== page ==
Key West: Florida´s unpretentious South
Do you know what I like to do when it´s winter in Germany and a fluffy onesie, a cover and two cats seem to not be warming me up enough? Yeah, a cup of hot chocolate wouldn´t be bad, by no means. But what I really like to do is to reminisce about summer destinations, hoping it will ignite some heartwarming feelings.
Key West is one of these places where it is impossible not to make such sunny memories. This once-a-fishermen´s-village is all about simple but tasty fresh seafood, heritage, pies, flip flops, salty water and sundowns. It´s a combination made in heaven that winter and cocky summer destinations will never understand! Driving down there after staying a few days in flashy Miami, Key West´s nonchalant charm won me over at the first wooden food shack with sandy sitting area I saw.
Of course there are luxurious restaurants in Key West just like in Miami. Tavern n Town and Latitudes are excellent examples of fine dining which still highlight the Caribbean food heritage of the island. Though it is very nice to indulge in a lavish dinner with drinks by the sea, I don´t think this is what Key West is all about. Having been inhabited by Native Americans, Afro-Bahamians, Cuban immigrants and also wealthy Americans, Key West is a mixture of humble elegance and graceful roughness – two qualities well translated in the old town´s casual restaurants and shacks framed by the Victorian architecture of two-story buildings.
By the way, one of the things that makes Key West such a lovely destination is definitely Its architecture. A result of the creativity of the first settlers, who had to built sturdy houses for the Keys´ weather conditions without an abundance of materials, the so called conch houses started to appear in the middle of the 19th century. The conch houses were basically house units built with sand, water and lime residue from heated up conch shells, and were greatly influenced by the Victorian style. Though they have been renovated over time with much more modern materials (wood became a common replacement), the old conch-style look remains, many with super pretty pastel colors, emphasizing the town´s beachy feels.
The nostalgic architecture and its smooth colors set the tone for the slow pace of life in the island, creating the feeling that this piece of land has been frozen in time. Let me break it to you already: you will have a hard time embarking on the journey back to modern times. The good news is that there´s enough to do in Key West that you won´t have to set sail so soon.
If you are interested in History and Literature, for example, you can visit Ernest Hemingway´s house and Tennessee Williams´ Museum. Both are equipped with many of the writers´ well preserved personal memorabilia and are very rich in details. Though the Williams´ Museum is not where he actually lived in Key West, Hemingway did live many years where his museum is now open: a very pleasant big (the biggest in old town!) Victorian manor. The condition of the property is amazing, one can see a lot of effort has been put there in order to conserve it. You can even see Hemingway´s original bed and meet some of Snowball´s (the writer´s first cat) descendants who, one can say, are now the lucky only residents of the house together with other cats. Don´t miss the free tour, by the way! It is, after all, free, and full of interesting details!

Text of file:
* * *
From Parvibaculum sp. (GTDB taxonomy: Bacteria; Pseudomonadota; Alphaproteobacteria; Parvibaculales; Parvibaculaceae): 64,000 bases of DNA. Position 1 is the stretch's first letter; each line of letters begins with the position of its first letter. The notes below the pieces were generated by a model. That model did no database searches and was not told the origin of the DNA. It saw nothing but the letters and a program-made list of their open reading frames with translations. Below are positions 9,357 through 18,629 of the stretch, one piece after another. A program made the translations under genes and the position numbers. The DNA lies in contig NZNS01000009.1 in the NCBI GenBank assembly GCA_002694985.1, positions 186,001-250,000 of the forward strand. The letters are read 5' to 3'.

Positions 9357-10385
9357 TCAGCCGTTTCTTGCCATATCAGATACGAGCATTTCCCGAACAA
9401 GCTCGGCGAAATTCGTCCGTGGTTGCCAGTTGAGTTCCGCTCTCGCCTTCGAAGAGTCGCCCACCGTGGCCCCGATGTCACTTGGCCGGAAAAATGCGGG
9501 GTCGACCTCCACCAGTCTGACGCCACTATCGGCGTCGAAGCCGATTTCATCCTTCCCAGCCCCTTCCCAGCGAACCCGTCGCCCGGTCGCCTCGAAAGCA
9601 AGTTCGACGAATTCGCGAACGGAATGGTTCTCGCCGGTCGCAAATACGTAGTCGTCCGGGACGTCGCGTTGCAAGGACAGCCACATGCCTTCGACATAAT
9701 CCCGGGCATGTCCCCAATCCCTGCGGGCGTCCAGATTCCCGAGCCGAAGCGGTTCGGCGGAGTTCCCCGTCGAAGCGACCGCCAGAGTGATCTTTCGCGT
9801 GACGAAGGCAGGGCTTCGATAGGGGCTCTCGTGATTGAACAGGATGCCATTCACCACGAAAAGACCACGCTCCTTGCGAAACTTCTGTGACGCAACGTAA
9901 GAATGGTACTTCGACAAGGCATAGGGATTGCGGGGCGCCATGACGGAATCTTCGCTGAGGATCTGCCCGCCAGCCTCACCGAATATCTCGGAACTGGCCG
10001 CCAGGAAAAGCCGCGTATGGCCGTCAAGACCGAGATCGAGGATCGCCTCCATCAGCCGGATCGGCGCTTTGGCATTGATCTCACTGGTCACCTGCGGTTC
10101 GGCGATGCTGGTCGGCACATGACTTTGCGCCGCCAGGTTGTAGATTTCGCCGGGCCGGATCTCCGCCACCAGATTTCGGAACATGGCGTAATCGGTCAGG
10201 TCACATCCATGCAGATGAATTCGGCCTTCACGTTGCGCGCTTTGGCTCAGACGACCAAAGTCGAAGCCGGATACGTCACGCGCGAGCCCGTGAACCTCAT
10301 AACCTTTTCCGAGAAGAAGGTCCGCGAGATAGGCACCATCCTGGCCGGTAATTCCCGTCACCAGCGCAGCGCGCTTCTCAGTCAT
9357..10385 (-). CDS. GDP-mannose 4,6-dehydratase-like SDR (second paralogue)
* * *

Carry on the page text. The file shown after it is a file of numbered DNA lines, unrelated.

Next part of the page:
Not only writers, but also presidents were fond of the tranquil retreat of Key West. At Harry S. Truman Little White house, you can learn more about this residence that served many American presidents and saw History be made through executive orders and summits. Isn´t it interesting how such a small island inspired so many famous personalities, like presidents and writers?
There are also different exhibitions you can visit in the city. At the Custom House, an old federal building which is now a museum, you can see sketches based on Hemingway´s famous book the Old Man and the Sea and more personal items of the writer. At the old lighthouse, you can not only enjoy a beautiful view of Key West from above, but also learn about the keepers´ stories and see a collection of their items. Other points of interest are the Key West Firehouse Museum , the Florida Keys Eco-Discovery Center and the Southernmost Point, the southernmost tip of continental USA, about 90 miles from Cuba. If you are a fan of art galleries, oh boy, make sure you have enough time to visit those too, since there are many in Key West.
Without a doubt, the place to see and be seen in Key West is Mallory Square. This is where the heart of the town is and, if you are not there for sunset, you are probably alone somewhere else, because nobody wants to miss a sundown at Mallory Square. It´s magical to witness the changing colors of the sky with sailing boats and tiki bars gliding over the calm waters….yes, cruising tiki bars are actually a thing in Key West.